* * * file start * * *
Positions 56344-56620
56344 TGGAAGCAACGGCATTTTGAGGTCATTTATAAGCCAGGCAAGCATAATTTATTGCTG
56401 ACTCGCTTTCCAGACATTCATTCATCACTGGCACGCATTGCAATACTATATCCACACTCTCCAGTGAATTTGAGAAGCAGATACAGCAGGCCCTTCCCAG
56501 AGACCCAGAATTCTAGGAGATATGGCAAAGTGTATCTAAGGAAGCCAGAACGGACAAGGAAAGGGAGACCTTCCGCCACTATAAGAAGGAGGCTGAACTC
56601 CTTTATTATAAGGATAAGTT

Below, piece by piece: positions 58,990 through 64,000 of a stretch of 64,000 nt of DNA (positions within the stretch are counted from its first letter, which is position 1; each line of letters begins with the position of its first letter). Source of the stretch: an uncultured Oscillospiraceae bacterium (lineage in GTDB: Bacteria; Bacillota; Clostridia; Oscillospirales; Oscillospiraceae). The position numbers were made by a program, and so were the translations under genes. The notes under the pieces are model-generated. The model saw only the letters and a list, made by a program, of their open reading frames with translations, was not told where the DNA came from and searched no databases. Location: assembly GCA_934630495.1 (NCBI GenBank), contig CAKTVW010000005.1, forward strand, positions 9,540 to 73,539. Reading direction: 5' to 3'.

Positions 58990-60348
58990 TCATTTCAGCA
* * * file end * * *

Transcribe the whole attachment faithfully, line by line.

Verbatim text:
Positions 56344-56620
56344 TGGAAGCAACGGCATTTTGAGGTCATTTATAAGCCAGGCAAGCATAATTTATTGCTG
56401 ACTCGCTTTCCAGACATTCATTCATCACTGGCACGCATTGCAATACTATATCCACACTCTCCAGTGAATTTGAGAAGCAGATACAGCAGGCCCTTCCCAG
56501 AGACCCAGAATTCTAGGAGATATGGCAAAGTGTATCTAAGGAAGCCAGAACGGACAAGGAAAGGGAGACCTTCCGCCACTATAAGAAGGAGGCTGAACTC
56601 CTTTATTATAAGGATAAGTT

Below, piece by piece: positions 58,990 through 64,000 of a stretch of 64,000 nt of DNA (positions within the stretch are counted from its first letter, which is position 1; each line of letters begins with the position of its first letter). Source of the stretch: an uncultured Oscillospiraceae bacterium (lineage in GTDB: Bacteria; Bacillota; Clostridia; Oscillospirales; Oscillospiraceae). The position numbers were made by a program, and so were the translations under genes. The notes under the pieces are model-generated. The model saw only the letters and a list, made by a program, of their open reading frames with translations, was not told where the DNA came from and searched no databases. Location: assembly GCA_934630495.1 (NCBI GenBank), contig CAKTVW010000005.1, forward strand, positions 9,540 to 73,539. Reading direction: 5' to 3'.

Positions 58990-60348
58990 TCATTTCAGCA